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Wisconsin Congressman Sensenbrenner's NSA bill passes House

A man speaks on a cell phone in New York, September 25, 2013. REUTERS/Zoran Milich
A man speaks on a cell phone in New York, September 25, 2013. REUTERS/Zoran Milich

WASHINGTON D.C. (WTAQ) - A watered-down effort to end the federal government's mass collection of phone calling records passed the U.S. House overwhelmingly Thursday morning.  

The vote was 303-121 in favor of a bill first proposed by Menomonee Falls Republican Jim Sensenbrenner. He said he wished the USA Freedom Act could have done more. That was after it underwent some major changes this week.  

Privacy advocates and tech companies told the National Journal the bill has a number of loopholes and vaguely defined steps the government can take to maintain its current spying powers.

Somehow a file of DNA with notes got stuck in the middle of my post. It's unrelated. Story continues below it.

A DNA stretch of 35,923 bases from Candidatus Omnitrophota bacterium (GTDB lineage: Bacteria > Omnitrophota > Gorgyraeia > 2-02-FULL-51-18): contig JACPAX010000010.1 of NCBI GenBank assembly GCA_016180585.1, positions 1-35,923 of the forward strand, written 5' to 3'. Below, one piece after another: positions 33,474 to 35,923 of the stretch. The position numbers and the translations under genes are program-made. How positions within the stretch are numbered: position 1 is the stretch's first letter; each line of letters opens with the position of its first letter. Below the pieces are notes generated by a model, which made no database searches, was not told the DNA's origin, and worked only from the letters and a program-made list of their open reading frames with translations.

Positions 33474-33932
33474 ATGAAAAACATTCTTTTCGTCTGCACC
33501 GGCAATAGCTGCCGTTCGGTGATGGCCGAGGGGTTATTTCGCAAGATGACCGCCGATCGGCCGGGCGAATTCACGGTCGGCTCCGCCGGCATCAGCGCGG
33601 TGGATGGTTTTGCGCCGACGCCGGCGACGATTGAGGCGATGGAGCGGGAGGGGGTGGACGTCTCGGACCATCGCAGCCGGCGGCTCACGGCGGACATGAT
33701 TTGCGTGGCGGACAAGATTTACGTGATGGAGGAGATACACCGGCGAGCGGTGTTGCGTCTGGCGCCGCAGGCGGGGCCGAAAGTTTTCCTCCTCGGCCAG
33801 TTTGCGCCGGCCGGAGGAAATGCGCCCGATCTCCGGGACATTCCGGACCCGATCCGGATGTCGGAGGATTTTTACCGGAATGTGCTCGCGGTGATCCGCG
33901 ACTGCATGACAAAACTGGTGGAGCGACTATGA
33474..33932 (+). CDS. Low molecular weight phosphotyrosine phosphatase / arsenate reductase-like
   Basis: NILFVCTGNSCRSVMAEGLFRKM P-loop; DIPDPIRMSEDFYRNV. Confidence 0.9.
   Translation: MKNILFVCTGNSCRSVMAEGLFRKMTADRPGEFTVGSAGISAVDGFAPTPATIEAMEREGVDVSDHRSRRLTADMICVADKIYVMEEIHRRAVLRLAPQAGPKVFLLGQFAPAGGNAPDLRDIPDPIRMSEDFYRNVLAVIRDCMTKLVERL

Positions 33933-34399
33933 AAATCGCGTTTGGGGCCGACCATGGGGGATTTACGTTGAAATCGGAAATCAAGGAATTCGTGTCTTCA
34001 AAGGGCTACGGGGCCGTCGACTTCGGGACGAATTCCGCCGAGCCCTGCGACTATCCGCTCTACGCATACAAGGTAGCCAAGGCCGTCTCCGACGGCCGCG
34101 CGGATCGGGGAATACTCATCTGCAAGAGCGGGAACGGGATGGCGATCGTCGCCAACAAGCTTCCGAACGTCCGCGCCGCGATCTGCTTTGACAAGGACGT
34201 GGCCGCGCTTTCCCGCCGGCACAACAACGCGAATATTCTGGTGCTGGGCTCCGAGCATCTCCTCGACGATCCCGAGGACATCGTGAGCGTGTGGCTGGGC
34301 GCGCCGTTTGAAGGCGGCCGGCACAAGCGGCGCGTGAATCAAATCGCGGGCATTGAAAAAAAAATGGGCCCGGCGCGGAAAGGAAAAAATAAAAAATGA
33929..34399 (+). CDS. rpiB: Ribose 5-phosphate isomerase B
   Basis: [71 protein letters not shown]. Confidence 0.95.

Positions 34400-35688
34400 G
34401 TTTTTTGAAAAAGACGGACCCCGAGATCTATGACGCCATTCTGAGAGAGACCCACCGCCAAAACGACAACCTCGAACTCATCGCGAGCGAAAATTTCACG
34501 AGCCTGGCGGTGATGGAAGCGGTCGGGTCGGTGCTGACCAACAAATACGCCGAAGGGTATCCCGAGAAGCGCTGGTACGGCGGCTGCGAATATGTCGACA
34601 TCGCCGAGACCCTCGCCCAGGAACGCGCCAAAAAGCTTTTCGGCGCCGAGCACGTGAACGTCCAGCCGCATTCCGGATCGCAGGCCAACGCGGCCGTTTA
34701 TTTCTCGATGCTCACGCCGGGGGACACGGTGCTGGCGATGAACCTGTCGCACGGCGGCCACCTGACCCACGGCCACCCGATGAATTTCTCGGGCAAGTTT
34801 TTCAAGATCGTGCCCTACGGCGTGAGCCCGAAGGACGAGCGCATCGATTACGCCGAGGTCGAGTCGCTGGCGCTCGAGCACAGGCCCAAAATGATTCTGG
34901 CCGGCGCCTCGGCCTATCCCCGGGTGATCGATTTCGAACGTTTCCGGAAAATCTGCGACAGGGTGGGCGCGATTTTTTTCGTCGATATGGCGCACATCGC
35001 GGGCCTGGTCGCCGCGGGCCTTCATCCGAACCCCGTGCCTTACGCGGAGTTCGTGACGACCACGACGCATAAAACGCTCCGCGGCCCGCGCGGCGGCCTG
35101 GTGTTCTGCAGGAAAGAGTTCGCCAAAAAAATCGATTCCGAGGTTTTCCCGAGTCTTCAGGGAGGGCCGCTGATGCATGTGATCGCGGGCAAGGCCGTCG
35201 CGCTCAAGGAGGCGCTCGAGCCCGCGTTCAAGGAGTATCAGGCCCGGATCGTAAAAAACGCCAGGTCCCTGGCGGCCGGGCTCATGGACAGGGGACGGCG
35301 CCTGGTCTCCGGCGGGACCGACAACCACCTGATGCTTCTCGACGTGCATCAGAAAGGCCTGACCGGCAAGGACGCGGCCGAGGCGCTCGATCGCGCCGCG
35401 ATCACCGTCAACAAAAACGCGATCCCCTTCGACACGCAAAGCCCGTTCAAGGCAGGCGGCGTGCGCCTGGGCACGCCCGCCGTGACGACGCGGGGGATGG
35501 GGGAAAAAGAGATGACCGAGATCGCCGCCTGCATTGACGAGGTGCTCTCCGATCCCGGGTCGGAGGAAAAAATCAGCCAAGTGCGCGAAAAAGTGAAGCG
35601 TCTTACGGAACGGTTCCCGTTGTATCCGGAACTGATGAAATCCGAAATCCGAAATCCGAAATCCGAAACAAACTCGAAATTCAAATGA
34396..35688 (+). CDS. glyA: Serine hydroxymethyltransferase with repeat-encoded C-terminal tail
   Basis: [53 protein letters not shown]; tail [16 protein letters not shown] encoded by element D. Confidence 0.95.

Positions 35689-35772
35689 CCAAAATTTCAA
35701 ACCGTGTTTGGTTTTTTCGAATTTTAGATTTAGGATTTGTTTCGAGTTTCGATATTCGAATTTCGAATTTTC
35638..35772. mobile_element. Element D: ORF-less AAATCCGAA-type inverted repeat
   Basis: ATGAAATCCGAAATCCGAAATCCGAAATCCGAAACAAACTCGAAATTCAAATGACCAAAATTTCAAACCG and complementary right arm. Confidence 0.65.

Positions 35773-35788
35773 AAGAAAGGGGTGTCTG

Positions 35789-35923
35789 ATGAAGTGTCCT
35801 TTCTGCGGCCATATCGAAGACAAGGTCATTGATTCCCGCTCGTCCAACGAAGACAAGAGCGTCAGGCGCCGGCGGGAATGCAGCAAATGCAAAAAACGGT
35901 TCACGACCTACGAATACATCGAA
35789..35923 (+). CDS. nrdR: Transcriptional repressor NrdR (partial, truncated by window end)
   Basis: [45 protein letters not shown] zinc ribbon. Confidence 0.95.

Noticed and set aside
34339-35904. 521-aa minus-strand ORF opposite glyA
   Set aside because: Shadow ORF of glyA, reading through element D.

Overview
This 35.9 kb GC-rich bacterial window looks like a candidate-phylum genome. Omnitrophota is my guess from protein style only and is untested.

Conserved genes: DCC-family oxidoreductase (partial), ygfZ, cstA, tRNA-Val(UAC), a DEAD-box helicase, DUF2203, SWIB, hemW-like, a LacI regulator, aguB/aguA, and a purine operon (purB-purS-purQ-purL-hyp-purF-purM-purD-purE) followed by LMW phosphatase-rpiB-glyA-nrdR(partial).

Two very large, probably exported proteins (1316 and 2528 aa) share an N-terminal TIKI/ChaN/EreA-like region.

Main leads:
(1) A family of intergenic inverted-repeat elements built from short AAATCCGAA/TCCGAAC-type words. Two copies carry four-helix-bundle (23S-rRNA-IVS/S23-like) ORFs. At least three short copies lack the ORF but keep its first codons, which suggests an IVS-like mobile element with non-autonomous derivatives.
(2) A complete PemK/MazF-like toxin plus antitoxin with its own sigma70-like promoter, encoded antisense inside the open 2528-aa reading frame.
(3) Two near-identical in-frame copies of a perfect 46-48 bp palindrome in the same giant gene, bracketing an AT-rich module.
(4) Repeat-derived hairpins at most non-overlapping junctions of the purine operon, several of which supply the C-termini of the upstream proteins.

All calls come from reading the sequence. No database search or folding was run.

Sensenbrenner said he agrees with those who lament the changes -- but in the midst of intense negotiations this week, the bill still deserved approval.  

The new package requires the National Security Agency to stop retaining bulk collections of the phone numbers that Americans call, and at what times. Phone companies would keep those records for 18 months -- which most firms already do -- and the NSA can obtain court orders to check out connections to terrorist plots.  

The vote was Capitol Hill's first response to the concerns made almost a year ago by former NSA contractor Edward Snowden. The bill now goes to the Senate.

(Story courtesy of Wheeler News Service)

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